It often happens to me in libraries that I go in for one book and end up with at least four. I don’t do this at the mall, I don’t do this at the grocery store, I don’t even do this in guitar shops (although that’s more a monetary limitation thing), but in libraries I get so caught up in the smorgasboard of amazing rows upon rows of books that I can’t stop myself from picking up the ones all around the book I originally came for and several that I saw on the way in, despite knowing that I’m never going to have time to read them. I blame them being free. I also blame having watched The Pagemaster as a kid about a bajillion times.
So I recently went to my university library to get something for a paper I have to write and saw The Triumph of Eve and Other Subversive Bible Tales. How can you walk away from a title like that? Why yes, I think I will take this home and read it in my non-existent free time.
As a person who holds an English degree and is a bit of a storyteller too, I understand what this book was trying to do. People have trouble reading the Bible sometimes (especially, I hear, if it’s the NKJV—people tend to say this and Shakespeare are incomprehensible, but I have no problem with either, so I don’t get that part). Content-wise, that’s not surprising—there’s some weird shit in the Bible. For realz. Take a romp through Judges if you haven’t already, or the granddaddy Revelation, in which John the Zen pothead has a field day with things that scare the bejeebers out of me if I think about them too long, whether they’re meant to be literal or not.
So it works to take several of the stories we think we know so well and flip them around a bit, right? Sure. And some of them work; I really liked the way Ruth got handled, actually, in terms of underlining how much life did indeed suck for Naomi, how very incredible it was that Ruth stuck with her, how necessary the attachment to Boaz was. And some of the other bits of humanizing the human characters we’ve so long regarded as pedestal-dwelling Examples were pretty interesting; the arrogance of Joseph, the skepticism of Jonah, the sneakiness of Jacob. The story of Isaac and Abraham actually reminded me a lot of the Brome Sacrifice of Isaac play from the fifteenth century (which is actually a really interesting piece, if you have the time to read it), in terms of the doubt all parties must have been feeling.
But the place this went wrong, I think, but humanizing too much. All the stories are Old Testament, which is curious because you would think that the Gospels and Acts would be filled with stories that could do with some “explaining.” But the characters feel decidedly 21st century, as if you would run into them at the local capitalist Starbucks. These people are from a different time, and should to some degree reflect that. And the only representatives of the celestial are Gabriella, the female version of Gabriel who seems to act as the annoying foil and adviser to God, and God Himself—Who seems so hopelessly clueless.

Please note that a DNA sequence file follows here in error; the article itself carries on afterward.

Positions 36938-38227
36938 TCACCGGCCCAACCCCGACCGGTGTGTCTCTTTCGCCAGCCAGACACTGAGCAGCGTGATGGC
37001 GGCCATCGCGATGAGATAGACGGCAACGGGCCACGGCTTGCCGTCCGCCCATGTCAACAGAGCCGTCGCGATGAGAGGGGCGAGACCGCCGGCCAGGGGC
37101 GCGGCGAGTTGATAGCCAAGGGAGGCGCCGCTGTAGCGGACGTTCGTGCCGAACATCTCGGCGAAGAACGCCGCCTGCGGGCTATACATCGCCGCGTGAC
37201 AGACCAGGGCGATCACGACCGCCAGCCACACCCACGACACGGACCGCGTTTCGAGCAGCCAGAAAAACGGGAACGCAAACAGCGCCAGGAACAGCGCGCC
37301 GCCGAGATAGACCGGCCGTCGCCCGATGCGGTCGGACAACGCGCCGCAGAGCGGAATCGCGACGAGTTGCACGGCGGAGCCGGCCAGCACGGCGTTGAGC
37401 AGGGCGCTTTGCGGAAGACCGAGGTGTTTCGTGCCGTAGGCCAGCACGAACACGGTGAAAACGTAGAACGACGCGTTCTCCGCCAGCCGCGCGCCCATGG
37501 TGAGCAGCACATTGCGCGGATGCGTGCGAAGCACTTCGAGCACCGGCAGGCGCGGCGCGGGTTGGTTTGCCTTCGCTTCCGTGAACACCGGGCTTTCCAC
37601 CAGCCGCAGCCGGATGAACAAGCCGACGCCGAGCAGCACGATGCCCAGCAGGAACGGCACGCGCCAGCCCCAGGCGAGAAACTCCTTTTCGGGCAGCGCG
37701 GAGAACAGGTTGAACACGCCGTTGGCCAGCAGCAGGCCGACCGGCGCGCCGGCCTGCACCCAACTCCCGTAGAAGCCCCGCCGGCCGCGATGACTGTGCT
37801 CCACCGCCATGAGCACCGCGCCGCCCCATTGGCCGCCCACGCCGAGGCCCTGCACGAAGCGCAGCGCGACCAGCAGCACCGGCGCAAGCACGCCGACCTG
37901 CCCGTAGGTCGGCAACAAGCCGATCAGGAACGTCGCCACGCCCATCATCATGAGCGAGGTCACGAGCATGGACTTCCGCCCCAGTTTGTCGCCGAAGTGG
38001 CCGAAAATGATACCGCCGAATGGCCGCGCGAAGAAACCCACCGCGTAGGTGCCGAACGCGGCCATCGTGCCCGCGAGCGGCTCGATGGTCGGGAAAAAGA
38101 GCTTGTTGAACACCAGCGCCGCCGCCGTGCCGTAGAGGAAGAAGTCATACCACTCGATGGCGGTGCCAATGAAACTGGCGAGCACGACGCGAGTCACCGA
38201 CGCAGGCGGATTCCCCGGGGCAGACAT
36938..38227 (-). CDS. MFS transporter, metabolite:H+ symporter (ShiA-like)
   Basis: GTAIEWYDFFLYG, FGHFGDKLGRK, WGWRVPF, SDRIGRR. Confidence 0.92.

Don’t get me wrong. I’m all for being aware of the human component of the Trinity, mostly because I can’t even begin to wrap my head around the deity Who created the universe. I can’t even understand the strut assembly of my car, there’s no way I’m getting into the foundations of quantum mechanics. But I appreciate that the God who made quantum mechanics is what’s behind the human-like God I appeal to; I need God to be something other than human, because if He can get confused and lost and screw up just like me, we’re in serious trouble. And this book, while it has some great moments, seems to create a God Who doesn’t know how His own actions will work out, Who reacts rather than acts, Who checks in with His creations sometimes and is surprised by how poorly they’re doing; a comically pared-down and controllable version of the God of three major world religions.
That cannot be my God, because then I can be my own god and we can just call the whole thing off. My God doesn’t need advice from an angel, He doesn’t create a race that needs to break His rules in order to truly live, He doesn’t make mistakes in His plans. He can’t, or the whole system falls apart. Doesn’t it?
Perhaps I’m too indoctrinated in my own culture, perhaps I’m too “conservative,” perhaps I’m too old-fashioned, or whatever. As a literary endeavor, this book is fun, and a very quick read, and I will keep it in mind as a conversation starter for the future. I may even someday buy a copy to challenge congregants, if I have them. But as a theological commentary—and this was shelved in religion, not fiction—this cannot stand. Not for me, at least.
Rating: 2/5 stars